Did you know that police officers have a safe job?
Apparently, a number of talking heads do. Or, at least it seems that way on some of the opinion shows I listen to. In the last month I have heard talk of how it is less dangerous to be a police officer than to be a random citizen of a major city and that more officers die from not wearing their seat belts than by the violent acts of a human.
It's always hard to tell where these memes come from. I think it's the last gasp of the Ferguson/NYC situations playing out. The last little bit of it concentrated on the demonstrators chanting for dead police and the whacko who killed the two NYC officers. If you speak to any officers you know that they also strongly suspect that this event triggered a number of other shootings around the nation. And finally we get the counter-argument that officers live safe lives.
It's also hard to lock down accurate statistics in this sort of thing because everyone is picking and choosing numbers which support their position or to make interesting headlines. However, looking through various news articles, it appears violent police deaths at the hands of others in 2013 hit an anomalously low number somewhere around 30 and rose back to 50 in 2014 (1, 2, 3). Considering the number of people in police uniforms around the U.S., a country where everyone has the right to be armed, that's an amazingly low percentage. Still, the comparisons are fatuous and more than a little insulting.
The first time I heard this asserted was listening to Slate's
Political Gabfest. I know. I know. I shouldn't be all that surprised
that something like that would come from Slate. It even came from the
person on the podcast who is the show's most unthinking proponent of
liberal shibboleths. Still, the assertion surprised me as being
entirely unthinking. Then I blew it off as something which could only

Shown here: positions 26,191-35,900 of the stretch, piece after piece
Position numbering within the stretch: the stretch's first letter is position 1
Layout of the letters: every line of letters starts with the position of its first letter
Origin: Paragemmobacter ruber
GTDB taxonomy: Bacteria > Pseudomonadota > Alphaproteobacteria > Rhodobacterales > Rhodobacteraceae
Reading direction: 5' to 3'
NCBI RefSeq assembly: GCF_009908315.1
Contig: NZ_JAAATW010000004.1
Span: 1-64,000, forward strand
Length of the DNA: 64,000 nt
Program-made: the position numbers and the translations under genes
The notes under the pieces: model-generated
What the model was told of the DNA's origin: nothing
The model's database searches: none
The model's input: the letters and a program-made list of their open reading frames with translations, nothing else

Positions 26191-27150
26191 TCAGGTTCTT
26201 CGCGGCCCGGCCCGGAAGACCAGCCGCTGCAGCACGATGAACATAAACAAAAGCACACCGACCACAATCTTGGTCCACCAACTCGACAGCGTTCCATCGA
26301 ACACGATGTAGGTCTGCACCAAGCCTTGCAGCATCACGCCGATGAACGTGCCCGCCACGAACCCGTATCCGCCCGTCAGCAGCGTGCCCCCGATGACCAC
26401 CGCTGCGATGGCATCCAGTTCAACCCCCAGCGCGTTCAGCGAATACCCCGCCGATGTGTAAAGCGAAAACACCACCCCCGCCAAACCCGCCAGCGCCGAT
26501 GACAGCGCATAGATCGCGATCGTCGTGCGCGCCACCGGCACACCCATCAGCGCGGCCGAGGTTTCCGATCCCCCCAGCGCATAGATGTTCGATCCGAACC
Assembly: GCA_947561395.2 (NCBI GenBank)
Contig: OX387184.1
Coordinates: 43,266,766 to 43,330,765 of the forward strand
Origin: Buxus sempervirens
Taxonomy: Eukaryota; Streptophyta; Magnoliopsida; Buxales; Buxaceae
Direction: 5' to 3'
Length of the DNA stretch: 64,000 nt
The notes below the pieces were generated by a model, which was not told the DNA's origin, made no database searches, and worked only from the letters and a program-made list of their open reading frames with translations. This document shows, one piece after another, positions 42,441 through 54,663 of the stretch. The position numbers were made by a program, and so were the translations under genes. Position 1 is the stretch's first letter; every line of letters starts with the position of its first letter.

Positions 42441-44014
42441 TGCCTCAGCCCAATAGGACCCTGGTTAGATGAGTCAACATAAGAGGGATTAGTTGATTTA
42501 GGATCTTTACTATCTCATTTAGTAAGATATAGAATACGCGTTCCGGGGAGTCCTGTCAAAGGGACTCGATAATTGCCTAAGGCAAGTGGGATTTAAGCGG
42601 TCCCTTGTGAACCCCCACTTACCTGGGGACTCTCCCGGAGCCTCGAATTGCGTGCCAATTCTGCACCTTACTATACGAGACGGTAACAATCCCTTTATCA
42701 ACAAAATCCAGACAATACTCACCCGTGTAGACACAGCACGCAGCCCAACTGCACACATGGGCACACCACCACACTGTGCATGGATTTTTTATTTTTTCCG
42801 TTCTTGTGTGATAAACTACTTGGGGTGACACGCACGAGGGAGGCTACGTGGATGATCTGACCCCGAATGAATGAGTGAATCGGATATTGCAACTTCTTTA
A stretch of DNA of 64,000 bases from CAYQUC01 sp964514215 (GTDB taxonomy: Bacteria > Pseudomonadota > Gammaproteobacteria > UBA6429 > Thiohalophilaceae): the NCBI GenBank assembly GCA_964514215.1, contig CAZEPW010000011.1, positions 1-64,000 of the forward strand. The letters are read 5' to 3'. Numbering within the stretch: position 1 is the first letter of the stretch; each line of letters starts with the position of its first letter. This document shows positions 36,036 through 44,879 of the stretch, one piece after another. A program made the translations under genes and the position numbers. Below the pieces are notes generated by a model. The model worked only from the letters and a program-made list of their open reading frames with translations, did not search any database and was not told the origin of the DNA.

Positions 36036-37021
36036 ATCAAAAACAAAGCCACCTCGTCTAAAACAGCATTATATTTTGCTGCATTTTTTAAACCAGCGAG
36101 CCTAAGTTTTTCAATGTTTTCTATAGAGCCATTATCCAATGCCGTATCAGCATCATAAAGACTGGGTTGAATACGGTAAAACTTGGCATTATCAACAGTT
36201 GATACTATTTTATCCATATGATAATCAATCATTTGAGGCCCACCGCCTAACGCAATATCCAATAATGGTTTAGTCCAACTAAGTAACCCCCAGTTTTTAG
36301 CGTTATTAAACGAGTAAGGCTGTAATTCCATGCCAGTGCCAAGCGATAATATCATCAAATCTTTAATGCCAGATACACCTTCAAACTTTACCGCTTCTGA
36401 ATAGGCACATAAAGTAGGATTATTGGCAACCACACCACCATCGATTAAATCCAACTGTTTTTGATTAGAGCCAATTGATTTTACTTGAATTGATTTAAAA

come from the leftiest of Slate's leftists.
And then I heard it again and again. Most recently I heard it on the Glenn Show on Blogging Heads. As usual, Glenn Loury's discussion is more thoughtful, but his guest, who did not seem to have much connection with current events, made her point about how safe officers' lives are by pointedly stating that more officers die from not wearing their seat belts than from violent acts perpetrated upon them.
Correlation Does Not Equal Causation.
It's a basic lesson that everyone should have learned sometime back in school. An example of this would be: firemen are present at 99.9% of house fires. Thus, there is a high statistical correlation between firemen and house fires. Looking at that statistic alone, you could conclude that firemen cause fires. The same sort of reasoning is going on here. Few officers die deaths at the hands of others ipso facto officers have a safe job.
Of course, the reality is different. Anyone tasked with serving arrest warrants, responding to reports of domestic violence, and stopping drunk drivers, etc. is not living a safe life. They are facing significantly greater danger than the rest of us.
The difficulty is in quantifying that danger. This is because officers have at least three different interlocking (and sometimes conflicting) types of protection: personal, institutional, and clannish. Personal protections are the tools the officer has immediately at hand - his size and strength, his combat skills, his pistol, his tazer, etc. Institutional protections are all the things which police agencies provide such as training, accumulated knowledge (shared via computer or radio), furnishing equipment shown most useful, etc. Clannish protections are the least official, and can be the most problematic, but at a base level they probably provide the protection that your basic yahoo understands the best. If he shoots or beats up somebody wearing a uniform everyone else wearing that uniform, or a similar one, is coming after him with a vengeance.
So, if a yahoo were 60% likely to jump anyone who sticks their nose in his business, the likelihood that he jumps the 6'1" deputy responding to a domestic disturbance, who is informed by dispatch that the yahoo has convictions for prior violent crimes, and therefore has backup with him will usually drop a significant (but unmeasurable) amount. Let's say it goes down to 20%. The responding officer is still in a dangerous situation. And a street officer will be responding to dangerous situations like this several times a week - if not several times per day. The fact that the officer is not injured does not equal the officer not being in danger.
Whatever other points one might wish to make - political, social, policy - claiming that officers don't live with the constant reality of danger is a weak pillar that leads to a weak argument on your part.